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Budget cuts to police academies, the unprecedented flight of cops and the tough task of recruiting new ones have led to San Diego’s sizable police officer shortfall, and it will likely take up to five years before the city replenishes its force, the City Council’s budget professional said in a report today.

Independent Budget Analyst Andrea Tevlin said she highlighted the city’s low cop count to set the stage for the upcoming budget season, which begins in April. When the council heads into those budget talks, it could potentially have already forged a new contract with the police union.

The cops are hoping the labor talks will yield their first raise since 2004. Their take-home pay is well-below the average for police in Southern California. Mayor Jerry Sanders has said that he wants to provide officers a pay raise despite his plan to cut the city’s day-to-day budget by $87 million to pay for looming deficits in pension, retiree healthcare and infrastructure.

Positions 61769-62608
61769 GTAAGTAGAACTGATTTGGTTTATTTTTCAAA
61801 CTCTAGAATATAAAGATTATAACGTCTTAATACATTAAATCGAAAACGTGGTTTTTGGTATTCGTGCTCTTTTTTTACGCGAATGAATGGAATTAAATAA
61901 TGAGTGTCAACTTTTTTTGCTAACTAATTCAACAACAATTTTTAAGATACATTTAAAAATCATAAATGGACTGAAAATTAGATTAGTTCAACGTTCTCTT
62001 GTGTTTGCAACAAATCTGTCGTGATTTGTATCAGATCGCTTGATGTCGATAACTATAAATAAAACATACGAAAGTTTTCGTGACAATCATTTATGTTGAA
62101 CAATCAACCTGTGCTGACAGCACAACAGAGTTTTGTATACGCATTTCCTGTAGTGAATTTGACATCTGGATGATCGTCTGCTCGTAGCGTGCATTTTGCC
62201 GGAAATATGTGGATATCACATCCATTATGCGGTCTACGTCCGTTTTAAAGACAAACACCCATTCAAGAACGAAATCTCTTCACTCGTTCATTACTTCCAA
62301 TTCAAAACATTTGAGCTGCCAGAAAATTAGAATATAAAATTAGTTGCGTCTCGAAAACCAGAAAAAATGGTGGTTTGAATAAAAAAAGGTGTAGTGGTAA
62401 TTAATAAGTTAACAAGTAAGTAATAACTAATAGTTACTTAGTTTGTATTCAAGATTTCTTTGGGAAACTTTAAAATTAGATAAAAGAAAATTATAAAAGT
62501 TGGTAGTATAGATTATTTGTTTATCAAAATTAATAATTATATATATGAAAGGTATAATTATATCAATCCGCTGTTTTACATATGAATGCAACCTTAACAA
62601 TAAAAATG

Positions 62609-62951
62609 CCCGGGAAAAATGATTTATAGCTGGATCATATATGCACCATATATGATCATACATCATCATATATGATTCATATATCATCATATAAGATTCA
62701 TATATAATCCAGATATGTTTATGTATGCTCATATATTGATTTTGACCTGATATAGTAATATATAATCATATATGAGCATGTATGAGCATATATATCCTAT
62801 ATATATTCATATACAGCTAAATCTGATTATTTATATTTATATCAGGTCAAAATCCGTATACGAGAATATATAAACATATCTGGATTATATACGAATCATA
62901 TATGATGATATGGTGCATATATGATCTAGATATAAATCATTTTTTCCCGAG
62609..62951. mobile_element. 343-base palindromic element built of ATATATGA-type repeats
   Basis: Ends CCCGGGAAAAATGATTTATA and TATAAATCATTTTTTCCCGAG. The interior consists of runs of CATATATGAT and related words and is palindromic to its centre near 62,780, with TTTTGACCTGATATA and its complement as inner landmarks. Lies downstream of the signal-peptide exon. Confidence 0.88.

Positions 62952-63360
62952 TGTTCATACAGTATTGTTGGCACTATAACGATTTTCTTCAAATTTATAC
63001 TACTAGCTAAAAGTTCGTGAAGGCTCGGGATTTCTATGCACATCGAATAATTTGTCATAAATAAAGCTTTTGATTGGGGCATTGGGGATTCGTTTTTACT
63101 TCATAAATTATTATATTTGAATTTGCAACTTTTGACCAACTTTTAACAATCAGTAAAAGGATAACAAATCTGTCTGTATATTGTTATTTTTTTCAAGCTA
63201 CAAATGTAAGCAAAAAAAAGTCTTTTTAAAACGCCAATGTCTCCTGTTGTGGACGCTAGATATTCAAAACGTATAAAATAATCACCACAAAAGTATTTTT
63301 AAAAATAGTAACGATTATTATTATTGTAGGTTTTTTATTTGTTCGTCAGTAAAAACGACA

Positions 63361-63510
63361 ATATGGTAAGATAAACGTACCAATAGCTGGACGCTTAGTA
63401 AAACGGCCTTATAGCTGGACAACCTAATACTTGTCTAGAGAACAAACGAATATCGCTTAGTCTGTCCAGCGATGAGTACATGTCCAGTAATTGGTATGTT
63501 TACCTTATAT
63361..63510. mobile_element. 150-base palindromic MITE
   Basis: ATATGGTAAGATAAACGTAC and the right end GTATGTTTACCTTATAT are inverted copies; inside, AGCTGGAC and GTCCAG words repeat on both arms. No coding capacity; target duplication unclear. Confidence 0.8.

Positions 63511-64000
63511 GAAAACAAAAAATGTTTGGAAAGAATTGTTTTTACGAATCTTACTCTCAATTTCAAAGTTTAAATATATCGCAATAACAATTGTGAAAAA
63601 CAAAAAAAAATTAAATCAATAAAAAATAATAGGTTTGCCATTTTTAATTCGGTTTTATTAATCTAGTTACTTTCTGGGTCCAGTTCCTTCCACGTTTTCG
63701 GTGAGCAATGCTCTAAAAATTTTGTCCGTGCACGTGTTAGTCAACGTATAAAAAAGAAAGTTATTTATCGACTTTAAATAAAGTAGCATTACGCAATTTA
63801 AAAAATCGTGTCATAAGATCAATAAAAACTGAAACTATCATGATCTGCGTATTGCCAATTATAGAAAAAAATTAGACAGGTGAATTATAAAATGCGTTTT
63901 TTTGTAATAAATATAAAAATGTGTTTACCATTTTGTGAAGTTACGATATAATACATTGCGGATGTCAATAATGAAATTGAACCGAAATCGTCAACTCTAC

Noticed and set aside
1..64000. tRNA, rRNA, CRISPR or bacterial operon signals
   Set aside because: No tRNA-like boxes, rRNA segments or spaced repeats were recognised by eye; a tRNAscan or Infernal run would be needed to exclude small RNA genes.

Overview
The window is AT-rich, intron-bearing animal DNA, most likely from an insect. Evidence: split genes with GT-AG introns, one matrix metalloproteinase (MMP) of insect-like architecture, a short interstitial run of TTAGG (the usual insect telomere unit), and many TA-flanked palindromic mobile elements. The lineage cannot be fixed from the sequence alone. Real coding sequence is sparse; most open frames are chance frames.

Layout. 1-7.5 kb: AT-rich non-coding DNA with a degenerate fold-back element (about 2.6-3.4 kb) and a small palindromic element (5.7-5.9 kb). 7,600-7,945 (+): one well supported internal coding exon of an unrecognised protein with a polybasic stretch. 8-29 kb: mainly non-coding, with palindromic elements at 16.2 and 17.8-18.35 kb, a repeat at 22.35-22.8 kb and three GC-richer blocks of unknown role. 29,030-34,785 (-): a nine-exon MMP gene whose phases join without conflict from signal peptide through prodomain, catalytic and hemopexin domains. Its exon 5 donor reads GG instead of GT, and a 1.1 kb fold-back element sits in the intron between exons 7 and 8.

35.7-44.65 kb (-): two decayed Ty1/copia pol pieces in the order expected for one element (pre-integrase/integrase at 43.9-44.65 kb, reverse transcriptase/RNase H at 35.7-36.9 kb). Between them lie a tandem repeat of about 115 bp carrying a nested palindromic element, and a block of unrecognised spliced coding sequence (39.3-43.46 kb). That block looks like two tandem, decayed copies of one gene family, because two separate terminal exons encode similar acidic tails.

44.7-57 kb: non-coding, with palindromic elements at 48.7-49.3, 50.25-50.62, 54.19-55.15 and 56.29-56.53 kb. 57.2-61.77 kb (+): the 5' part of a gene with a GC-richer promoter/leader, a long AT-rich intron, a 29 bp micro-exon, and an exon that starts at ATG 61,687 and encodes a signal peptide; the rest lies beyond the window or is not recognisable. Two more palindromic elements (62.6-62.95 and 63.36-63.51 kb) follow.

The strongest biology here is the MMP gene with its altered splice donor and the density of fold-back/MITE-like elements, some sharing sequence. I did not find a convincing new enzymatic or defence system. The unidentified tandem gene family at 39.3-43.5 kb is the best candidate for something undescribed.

Tevlin notes that only 1,729 sworn officers are available for duty; the city made room in this year’s budget for 2,108. She added that officers are leaving the department at a rate of 14 per month, an improvement from last year when 18 departed monthly. It could take between three and five years before the Police Department returns to normal staffing levels, Tevlin said.


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